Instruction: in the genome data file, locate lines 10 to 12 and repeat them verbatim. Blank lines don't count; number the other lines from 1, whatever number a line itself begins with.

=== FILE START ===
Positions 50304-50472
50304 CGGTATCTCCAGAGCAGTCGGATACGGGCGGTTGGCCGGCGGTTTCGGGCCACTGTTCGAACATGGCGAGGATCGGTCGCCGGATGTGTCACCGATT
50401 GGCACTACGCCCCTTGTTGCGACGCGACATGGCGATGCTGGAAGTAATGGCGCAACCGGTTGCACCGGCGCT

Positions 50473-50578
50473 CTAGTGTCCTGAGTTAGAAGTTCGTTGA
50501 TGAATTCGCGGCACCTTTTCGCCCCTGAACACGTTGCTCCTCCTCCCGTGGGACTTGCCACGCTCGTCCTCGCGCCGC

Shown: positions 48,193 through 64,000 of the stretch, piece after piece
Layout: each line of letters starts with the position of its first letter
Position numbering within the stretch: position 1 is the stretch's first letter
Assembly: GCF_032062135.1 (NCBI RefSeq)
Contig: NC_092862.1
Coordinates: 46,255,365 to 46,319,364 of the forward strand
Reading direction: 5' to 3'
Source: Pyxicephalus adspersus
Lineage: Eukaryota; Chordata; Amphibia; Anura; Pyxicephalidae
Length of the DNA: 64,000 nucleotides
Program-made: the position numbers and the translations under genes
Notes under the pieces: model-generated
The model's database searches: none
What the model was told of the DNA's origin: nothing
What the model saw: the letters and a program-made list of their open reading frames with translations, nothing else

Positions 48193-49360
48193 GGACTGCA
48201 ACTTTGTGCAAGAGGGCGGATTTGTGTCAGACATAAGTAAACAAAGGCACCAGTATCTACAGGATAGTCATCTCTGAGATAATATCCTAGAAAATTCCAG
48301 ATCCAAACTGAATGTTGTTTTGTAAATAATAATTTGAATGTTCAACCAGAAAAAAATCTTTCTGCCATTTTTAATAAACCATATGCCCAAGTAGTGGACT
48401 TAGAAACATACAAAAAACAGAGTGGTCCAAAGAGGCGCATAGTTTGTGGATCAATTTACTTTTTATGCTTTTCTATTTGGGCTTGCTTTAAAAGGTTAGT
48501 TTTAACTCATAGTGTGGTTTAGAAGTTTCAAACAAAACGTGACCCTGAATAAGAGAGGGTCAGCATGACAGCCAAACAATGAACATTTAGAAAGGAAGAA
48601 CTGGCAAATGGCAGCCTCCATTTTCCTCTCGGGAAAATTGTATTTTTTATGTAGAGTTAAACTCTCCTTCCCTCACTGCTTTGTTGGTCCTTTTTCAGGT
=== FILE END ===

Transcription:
Assembly: GCF_032062135.1 (NCBI RefSeq)
Contig: NC_092862.1
Coordinates: 46,255,365 to 46,319,364 of the forward strand